Snowshoeing is a fun, family friendly and economical sport. It doesn’t take long to learn – if you can hike, you can snowshoe! The sport is growing in popularity and is a past time that the entire family can enjoy. Snowshoes are highly manoeuvrable and can get you to places where snowmobiles and cross-country skis cannot. With Canada’s long winters and plenty of backcountry to explore, Canada is a snowshoer’s paradise!
Whistler, British Columbia
Whistler Ski Resort, more recently well-known for being the official alpine skiing venue for the 2010 Olympic World Games, offers plenty of opportunities for snowshoeing. Any of the summer local hiking trails transform into snowshoeing trails, where snowshoe rentals and guides are readily available. Lost Lake Loop, around the valley trail is a popular, beginner level snowshoeing trail, which is about a 45 minutes in length.
There are many snowshoeing companies available offering full lessons, rentals and tours that follow summer mountain biking trails.
Callaghan Valley, 14 kilometres south of Whistler, is a snowshoer’s winter wonderland. It is an old-growth forest full of giant cedar, fir and hemlock trees. This valley gets 40% more snow than Whistler ski resort. It offers more than than 8,000 acres (3 237 hectares) of high alpine terrain and unlimited snowshoeing. Some of the backcountry lodges are only accessible via helicopter, snowmobile or snowcat.
The Rockies and Interior of British Columbia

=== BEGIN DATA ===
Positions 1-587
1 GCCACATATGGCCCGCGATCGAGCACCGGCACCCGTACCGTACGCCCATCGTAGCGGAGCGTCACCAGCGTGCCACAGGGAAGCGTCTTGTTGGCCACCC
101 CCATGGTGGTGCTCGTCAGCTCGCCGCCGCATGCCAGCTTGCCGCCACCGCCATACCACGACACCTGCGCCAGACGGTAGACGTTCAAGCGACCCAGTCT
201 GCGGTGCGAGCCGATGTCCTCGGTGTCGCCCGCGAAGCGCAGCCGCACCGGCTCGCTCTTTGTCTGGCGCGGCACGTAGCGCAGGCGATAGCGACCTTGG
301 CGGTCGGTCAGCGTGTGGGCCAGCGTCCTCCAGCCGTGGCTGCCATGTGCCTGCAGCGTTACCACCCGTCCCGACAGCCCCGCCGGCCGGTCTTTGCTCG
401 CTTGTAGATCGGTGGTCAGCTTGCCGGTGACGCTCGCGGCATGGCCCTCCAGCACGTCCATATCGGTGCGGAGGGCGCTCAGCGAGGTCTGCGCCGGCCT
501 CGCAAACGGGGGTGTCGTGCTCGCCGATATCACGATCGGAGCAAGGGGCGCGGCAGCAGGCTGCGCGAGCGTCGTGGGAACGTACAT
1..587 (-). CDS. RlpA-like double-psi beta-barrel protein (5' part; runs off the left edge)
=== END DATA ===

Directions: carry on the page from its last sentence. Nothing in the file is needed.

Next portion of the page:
Many of the ski resorts in the Interior of British Columbia and the Rockies region offer snowshoe rentals and guided tours. Snowshoe ski resorts include Sun Peaks, Panorama Kimberley and Fernie. Wildlife, such as elk and deer are often spotted on tours, and of course, spectacular mountain views. The Rockies have many natural hot springs throughout this area – a perfect way to relax after a day in the fresh air.
Banff and Lake Louise, Alberta
In the Banff ski resort area, a great beginner snowshoeing trail is through the Vermillion River Valley to the Paint Pots. The majority of the trail is flat and there is the opportunity to spot moose, wolf and snowshoe hare tracks.
For the more advanced snowshoer, the Bow Summit, close to Lake Louise is well known for it’s picture-perfect viewpoint overlooking Peyto Lake. Since the elevation is at 6,000′, this area gets an abundance of snow annually.
If groomed trails, with access to hundreds of miles of backcountry trails and breathtaking views of lakes and mountains, is more what you are looking for, then the Lake Louise area is the perfect place to go and explore. Lake Louise is home to 31 miles (50 km) of trails, with a nearby network of trails named Pipestone Loops with 12 miles (20 km) of snowshoeing opportunities.
Today, of course, you don’t need to strap on snowshoes and hit the trail to enjoy the alpine wonderland that Banff, Alberta, becomes in winter – but it is a nevertheless excellent way to enjoy the winter scenery up close. If you want to see the beauty of the Canadian Rockies wilderness in an authentic, traditional way, you can’t get much better than snowshoeing. It’s also an excellent opportunity for viewing wildlife of the area.
Mont Tremblant, Quebec
Mont Tremblant Ski Resort features snowshoeing for all levels. Most trails are found within the National Park area, where trails wind through birch and maple forests and offer opportunities to take in spectacular views of lakes and wildlife.
There is a total of 48 km of trails within two networks of marked and groomed trails. Ungroomed backcountry trails are available as well.
The Diable network of trails is 23 km in length, of which one of the trails follows the eastern shore of Lac Monroe. Other trails include: La Roche, La Corniche, Lac-des-Femmes and Les Ruisselets, which leads to La Hutte hut. The popular Centenaire trail is also accessible on snowshoes.
The other network of trails, La Pimbina offers 25 km of snowshoeing trails, which includes a 10-km trail leading to Chute-aux-Rats waterfall. There are also fantastic views at Envol and Mont-des-Cascades.